Protect Hyper-V with on-board resources


Separate Networks for Hyper-V

You should always operate Hyper-V hosts on separate networks. On the server, use dedicated network adapters to manage the Hyper-V host and connect the VMs. You will also want to use a hardened network to access the VM configurations and the virtual hard disk files. The same applies to live migration.

Generally, IPsec is the best choice for these networks. For communication with file shares, it is best to use SMB 3.0 with end-to-end encryption to prevent man-in-the-middle attacks. If you use different networks, you can secure individual areas more strongly and use the firewall settings to define various rules that restrict access to the respective network adapter.

Best Practices Analyzer

In Windows Server 2019, Microsoft enhanced automatic server role auditing by introducing the Best Practices Analyzer (BPA) built-in tool, which is also available in the Server Manager for checking server roles over the network. Almost all server roles can be tested and the results displayed centrally. The BPA is particularly interesting for Hyper-V, because it can be used to optimize both local and virtual servers. Virtual network switches can also be scanned with the BPA. To start a scan for Hyper-V, enter:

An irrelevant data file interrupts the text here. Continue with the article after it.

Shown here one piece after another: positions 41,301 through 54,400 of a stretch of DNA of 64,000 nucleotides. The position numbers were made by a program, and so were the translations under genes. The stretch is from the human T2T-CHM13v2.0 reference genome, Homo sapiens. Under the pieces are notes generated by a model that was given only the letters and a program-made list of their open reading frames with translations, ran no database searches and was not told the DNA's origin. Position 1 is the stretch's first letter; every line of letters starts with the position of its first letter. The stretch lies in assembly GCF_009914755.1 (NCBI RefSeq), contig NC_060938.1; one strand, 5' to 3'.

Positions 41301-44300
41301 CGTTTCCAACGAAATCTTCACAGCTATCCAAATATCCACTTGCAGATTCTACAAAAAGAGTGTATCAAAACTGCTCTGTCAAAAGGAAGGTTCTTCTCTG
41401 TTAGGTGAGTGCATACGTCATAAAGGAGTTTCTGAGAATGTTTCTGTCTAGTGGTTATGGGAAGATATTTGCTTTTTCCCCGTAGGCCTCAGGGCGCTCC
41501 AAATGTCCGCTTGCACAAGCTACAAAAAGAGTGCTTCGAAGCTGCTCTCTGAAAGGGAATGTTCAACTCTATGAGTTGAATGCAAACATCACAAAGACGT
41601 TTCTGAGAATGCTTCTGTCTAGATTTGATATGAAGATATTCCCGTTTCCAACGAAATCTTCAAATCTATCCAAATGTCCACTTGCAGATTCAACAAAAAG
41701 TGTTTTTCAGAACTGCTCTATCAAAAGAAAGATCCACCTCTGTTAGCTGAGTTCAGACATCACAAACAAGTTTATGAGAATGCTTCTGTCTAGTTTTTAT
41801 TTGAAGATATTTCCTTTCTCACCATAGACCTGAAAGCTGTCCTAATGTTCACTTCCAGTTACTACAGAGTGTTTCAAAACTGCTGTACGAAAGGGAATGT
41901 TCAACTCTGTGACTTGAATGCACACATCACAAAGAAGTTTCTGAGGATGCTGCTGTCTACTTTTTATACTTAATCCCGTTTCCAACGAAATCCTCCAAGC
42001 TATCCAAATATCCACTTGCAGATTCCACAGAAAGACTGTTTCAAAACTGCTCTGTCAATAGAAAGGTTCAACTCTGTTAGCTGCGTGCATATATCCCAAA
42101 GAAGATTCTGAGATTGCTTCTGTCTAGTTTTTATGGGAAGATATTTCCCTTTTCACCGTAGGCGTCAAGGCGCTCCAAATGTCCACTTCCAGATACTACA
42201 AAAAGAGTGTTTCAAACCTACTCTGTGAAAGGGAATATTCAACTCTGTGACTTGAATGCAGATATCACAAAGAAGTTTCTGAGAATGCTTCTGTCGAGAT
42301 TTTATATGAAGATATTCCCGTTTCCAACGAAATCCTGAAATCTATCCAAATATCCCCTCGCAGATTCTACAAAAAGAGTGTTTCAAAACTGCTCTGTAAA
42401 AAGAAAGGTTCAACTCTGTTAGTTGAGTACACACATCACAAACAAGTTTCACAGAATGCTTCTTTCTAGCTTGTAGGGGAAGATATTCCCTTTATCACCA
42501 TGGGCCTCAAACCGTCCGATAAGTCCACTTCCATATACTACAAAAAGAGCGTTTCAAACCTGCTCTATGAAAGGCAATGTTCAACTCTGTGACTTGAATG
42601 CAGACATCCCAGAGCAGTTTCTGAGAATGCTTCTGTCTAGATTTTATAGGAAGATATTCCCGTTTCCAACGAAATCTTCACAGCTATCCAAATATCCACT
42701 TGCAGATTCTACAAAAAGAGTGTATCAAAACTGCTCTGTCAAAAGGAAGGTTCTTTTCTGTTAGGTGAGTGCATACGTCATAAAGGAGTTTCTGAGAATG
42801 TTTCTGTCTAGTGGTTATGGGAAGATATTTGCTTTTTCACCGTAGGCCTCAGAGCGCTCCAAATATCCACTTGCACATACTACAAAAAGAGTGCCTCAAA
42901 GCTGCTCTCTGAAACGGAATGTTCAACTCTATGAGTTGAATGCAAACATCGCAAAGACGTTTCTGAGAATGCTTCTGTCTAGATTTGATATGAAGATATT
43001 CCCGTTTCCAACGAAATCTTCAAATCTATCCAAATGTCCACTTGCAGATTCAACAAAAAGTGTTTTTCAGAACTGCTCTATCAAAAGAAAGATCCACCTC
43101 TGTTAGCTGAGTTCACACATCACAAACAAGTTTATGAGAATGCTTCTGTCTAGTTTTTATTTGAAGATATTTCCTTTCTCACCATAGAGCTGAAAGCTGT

Invoke-BpaModel -ModelId Microsoft/Windows/Hyper-V

You can redirect the results of the scan to a specific path, but you have to create it first:

Invoke-BpaModel -ModelId Microsoft/Windows/Hyper-V -RepositoryPath C:\temp\BPA

If you want to start a scan for a server on the network, use the command:

Invoke-BpaModel -ComputerName dl20 -ModelId Microsoft/Windows/Hyper-V

The results files are stored in XML format in a path you specify, sorted into subdirectories by server role and server. The files can also be parsed in the browser or by other programs. The scan results are stored on the local server – even if you scan a Hyper-V host on the network. For example, if you want to display all scan results for Hyper-V in the PowerShell, use:

Get-BpaResult -ModelId Microsoft/Windows/Hyper-V

If you saved the results in a specific directory, the command

Get-BpaResult -ModelId Microsoft/Windows/Hyper-V -RepositoryPath C:\temp\BPA

will help. You can also export the results to an HTML file:

Get-BpaResult -ModelId Microsoft/Windows/Hyper-V | ConvertTo-Html | Out-File C:\temp\BPA\results.htm

Of course, the results are also available in the GUI. Once you have started the BPA check, you will see the results on the individual tiles in the Server Manager. You can open them by clicking on a tile. If you click on the results of the BPA check, the Server Manager displays the errors that were identified. You can also view all errors from all servers on the network.

From the context menu of a result, you can start a new check for the corresponding server, hide the result, or copy it to the clipboard (e.g., for an Internet search). The BPA results can also be found in the Local Server and All Servers views in the Best Practices Analyzer area of the Server Manager (Figure 2). When a BPA result is displayed for a server role on one of the servers, the tile color changes, which means you can immediately see where improvements for a server are possible. By excluding a result, you can disable individual messages, if required. From the view in the BPA, you can also filter the results by severity, server, and categories.

Figure 2: The Best Practices Analyzer examines your server environment and gives you tips for more security.

Defender Credential Guard and Shielded VMs